Girls just want to have fun – especially in South Florida
By Skip Sheffield
“Are there any guys in the audience?” asked Sharon the angel. “Suckers!”
I was one of 11 of those “suckers” at a Saturday night performance of “Girls Night: The Musical,” playing through May 22 at Paradise Live at the Seminole Hard Rock in Hollywood.
Written by Louise Roche, the show originated in the UK in 2003 and made its off-Broadway debut in 2007.
“Girl’s Night” is presented by Entertainment Events, the same folks who mount the “Tony N’ Tina’s Wedding’ and “Defending the Caveman” shows. As such, it is more than a musical revue, but less than a book musical. The show relies a lot on audience participation, and the chief cheerleader for that is Sharon, played by Nikki Allred, a Miami actress.
Sharon is a girl who died after falling off the back of a mo-ped at age 17, leaving behind an infant daughter, Candy Rose.
In life Sharon was a bit of a rebel. The daughter she bore was born out of wedlock. She refused to tell her friends who the father was, but we will learn in the rocky course of the evening.
Sharon is an angel, complete with a pair of tiny wings. Her best friends meet regularly to remember her, and this occasion is particularly special because Candy Rose, now 22, is getting married.
Sharon’s friends are stereotypes of common personalities. Liza (Sonya Carter, from the original New York cast) is outgoing and secure in her sexuality. Sonya Carter also has the best belt-style voice in the cast.
Kate (Marianne Haaland) is repressed and insecure about her marriage. Carol (Lauren Zapko), the twice-divorced older sister of Kate, is just the opposite: brassy, sexy and used to using her womanly wiles to dominate.
Anita (Lauren Kairalla) is a baby machine, with four kids and another on the way.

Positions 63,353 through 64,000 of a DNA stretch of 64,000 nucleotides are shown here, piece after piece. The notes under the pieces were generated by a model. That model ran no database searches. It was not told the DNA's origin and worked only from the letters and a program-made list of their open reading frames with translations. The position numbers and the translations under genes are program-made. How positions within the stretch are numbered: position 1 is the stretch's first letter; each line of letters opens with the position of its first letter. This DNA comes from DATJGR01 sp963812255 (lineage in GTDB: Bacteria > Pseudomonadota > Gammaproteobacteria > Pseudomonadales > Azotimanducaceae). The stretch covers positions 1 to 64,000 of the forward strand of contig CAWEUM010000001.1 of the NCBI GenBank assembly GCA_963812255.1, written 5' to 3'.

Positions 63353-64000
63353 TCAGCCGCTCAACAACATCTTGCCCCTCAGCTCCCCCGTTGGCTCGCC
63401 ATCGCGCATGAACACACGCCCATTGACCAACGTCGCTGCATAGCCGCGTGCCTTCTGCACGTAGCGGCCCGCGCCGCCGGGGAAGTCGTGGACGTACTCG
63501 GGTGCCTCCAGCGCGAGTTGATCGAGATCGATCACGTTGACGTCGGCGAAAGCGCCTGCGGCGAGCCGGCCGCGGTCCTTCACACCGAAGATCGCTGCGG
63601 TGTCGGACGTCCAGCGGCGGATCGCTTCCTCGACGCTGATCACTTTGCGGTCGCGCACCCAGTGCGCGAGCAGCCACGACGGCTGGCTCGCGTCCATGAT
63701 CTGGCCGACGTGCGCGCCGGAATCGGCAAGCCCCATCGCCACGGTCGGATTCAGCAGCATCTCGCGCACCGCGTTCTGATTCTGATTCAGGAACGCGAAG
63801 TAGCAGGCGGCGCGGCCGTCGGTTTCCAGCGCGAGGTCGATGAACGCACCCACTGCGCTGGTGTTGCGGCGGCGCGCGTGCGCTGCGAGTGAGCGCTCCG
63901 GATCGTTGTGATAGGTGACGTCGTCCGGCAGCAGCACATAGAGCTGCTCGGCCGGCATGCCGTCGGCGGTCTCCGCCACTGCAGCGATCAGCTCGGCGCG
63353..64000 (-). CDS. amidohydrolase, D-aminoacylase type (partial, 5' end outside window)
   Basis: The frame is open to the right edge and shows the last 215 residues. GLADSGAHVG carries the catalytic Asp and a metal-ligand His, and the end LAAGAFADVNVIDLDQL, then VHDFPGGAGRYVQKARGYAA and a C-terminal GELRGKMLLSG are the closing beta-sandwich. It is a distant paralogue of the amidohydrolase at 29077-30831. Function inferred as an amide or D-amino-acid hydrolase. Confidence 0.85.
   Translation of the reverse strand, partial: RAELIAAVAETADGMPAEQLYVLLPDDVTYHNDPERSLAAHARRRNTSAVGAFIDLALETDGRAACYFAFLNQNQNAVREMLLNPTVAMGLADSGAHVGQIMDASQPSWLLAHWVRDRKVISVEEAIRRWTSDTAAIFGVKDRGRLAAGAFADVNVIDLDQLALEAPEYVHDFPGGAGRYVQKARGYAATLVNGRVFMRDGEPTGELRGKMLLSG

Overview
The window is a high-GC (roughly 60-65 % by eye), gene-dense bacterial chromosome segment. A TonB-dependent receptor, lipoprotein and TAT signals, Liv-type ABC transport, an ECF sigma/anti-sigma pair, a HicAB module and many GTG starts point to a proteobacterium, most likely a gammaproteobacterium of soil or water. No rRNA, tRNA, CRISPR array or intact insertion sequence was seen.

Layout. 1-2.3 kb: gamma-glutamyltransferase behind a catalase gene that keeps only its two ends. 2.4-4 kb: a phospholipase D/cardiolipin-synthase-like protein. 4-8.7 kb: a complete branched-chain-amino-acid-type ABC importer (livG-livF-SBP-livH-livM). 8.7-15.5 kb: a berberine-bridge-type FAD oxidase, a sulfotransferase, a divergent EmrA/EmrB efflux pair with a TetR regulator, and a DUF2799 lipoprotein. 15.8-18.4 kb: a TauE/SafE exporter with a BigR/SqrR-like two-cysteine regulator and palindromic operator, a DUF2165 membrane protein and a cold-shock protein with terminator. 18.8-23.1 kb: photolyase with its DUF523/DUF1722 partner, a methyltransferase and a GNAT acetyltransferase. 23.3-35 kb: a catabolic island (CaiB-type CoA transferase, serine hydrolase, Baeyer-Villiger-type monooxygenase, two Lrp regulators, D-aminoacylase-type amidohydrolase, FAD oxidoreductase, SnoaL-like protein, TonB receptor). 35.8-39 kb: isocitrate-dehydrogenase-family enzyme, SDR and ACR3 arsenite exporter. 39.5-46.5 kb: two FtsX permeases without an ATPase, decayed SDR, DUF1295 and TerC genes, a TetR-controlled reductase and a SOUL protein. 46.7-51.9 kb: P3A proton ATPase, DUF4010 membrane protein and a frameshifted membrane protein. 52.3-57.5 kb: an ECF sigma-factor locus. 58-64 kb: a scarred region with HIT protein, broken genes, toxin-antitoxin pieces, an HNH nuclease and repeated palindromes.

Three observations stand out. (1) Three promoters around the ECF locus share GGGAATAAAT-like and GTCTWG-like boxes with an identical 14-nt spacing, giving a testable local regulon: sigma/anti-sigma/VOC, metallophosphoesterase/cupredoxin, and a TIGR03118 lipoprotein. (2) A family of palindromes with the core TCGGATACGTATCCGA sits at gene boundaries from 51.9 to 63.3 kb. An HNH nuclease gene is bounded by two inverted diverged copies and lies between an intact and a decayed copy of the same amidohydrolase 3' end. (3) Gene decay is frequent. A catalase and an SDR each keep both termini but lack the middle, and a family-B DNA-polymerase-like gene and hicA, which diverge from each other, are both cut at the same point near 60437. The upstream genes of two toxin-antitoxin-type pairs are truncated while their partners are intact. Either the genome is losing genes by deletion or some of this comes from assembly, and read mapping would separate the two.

Throw these chicks together, give them a few drinks, and stand back. “Girls Night” features a few original interludes, but mostly it’s girl-power standards such as “I Am What I Am” (actually written for a drag queen), “It’s Raining Men” (which has become a gay theme song), “I Will Survive” and of course “Girls Just Wanna Have Fun,” which actually was written by a guy, Robert Hazard, for Cyndi Lauper.
Of course, Kate would sing Janis Ian’s self-pitying “At Seventeen,” and all the girls take turns with torch songs like ‘Cry Me a River” and “Don’t Cry Out Loud.”
In the sorority party spirit there is some raunchy humor. I didn’t realize there are blow up male dolls too, but one is used to advantage for ribald humor in this show. If you are broad-minded and you just want to have some fun, this is your show.
Tickets are $45 and $55. Call 800-745-3000.
Community Cabaret May 12
Everybody gets into the act at the Community Cabaret, presented from 7:30 to 9:30 p.m. Wednesday, May 12 in the Willow Theatre of Sugar Sand park, 300 S. Military Trail, Boca Raton. Approximately 20 acts of all varieties and all ages will perform. No auditions are required, but you must show up and register in person at Sugar Sand Park. There is a five-minute limit. This is the last show of the school year.
Admission is $2. Call 561-347-3900.